WOODBRIDGE, N.J. (WABC) -- Commuters across New Jersey faced a slow ride to work one day after a blast of snow and sleet brought traffic to a stop and led to a wave of criticism of Gov. Phil Murphy.
Murphy held a briefing in Woodbridge Friday morning to address the concerns. He was flanked by his "storm cabinet" - members of his administration who led the state's response to the storm.
"I can understand and appreciate entirely and completely the frustration that I am hearing, and our team is hearing from commuters," Murphy said. "Every storm gives us a test. This is not the first, by a mile, but it gives us the chance to review responses and make adjustments for the next one."
Murphy said it is too simplistic to say his administration "dropped the ball," but he added that "the buck stops with me, period."
Transportation Commissioner Diane Gutierrez-Scaccetti apologized to commuters, many of whom were stuck in traffic for hours in Thursday.
State Police Superintendent Col. Pat Callahan said the issue in some places were jackknifed tractor-trailers that snarled the snow-clearing operation.
On Thursday, Murphy, a Democrat, tweeted that the storm was worse than forecast. But it appeared commuters weren't buying that.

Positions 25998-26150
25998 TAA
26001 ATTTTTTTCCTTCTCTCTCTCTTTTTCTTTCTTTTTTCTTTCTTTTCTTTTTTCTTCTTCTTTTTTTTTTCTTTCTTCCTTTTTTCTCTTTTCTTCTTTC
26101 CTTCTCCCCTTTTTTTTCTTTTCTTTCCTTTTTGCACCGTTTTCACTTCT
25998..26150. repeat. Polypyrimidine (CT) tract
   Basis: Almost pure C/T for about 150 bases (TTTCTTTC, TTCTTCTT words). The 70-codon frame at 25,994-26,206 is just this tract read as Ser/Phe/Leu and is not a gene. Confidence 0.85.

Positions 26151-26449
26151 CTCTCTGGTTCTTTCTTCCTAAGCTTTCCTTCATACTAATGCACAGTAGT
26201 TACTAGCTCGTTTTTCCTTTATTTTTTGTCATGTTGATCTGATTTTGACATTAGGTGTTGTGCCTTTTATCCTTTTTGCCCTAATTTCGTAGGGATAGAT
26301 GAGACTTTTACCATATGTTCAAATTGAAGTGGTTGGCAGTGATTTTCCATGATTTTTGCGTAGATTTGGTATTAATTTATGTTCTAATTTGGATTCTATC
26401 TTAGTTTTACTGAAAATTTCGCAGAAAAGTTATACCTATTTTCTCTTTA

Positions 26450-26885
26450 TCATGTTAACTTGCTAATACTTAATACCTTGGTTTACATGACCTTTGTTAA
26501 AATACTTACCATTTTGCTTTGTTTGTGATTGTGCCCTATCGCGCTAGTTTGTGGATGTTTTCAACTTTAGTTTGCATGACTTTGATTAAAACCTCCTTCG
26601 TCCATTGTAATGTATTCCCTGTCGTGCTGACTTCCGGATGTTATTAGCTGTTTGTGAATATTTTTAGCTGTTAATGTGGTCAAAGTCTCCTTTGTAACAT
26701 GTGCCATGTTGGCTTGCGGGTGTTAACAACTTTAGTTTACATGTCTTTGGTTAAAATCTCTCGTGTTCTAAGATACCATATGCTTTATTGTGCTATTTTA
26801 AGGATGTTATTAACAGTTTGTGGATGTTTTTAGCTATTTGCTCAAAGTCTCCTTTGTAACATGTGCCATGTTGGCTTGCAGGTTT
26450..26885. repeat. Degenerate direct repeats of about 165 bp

Even Murphy's predecessor, Republican Chris Christie, tweeted it took him nearly six hours to travel a distance that normally would take 45 minutes.
Christie harshly criticized Murphy when he called in to a radio show Thursday night.
NJ Transit bus passengers were advised to expect substantial delays and cancellations Friday morning because many drivers worked past their normal schedules and federal law mandates a rest period.
New York's Port Authority Bus Terminal was back open after it closed Thursday because there was no room.
Elsewhere in the state, a number of students in West Orange were forced to sleep at their schools after their buses turned back.
The Associated Press contributed to this report.
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Gov. Phil Murphy responds to criticism over winter storm response in New Jersey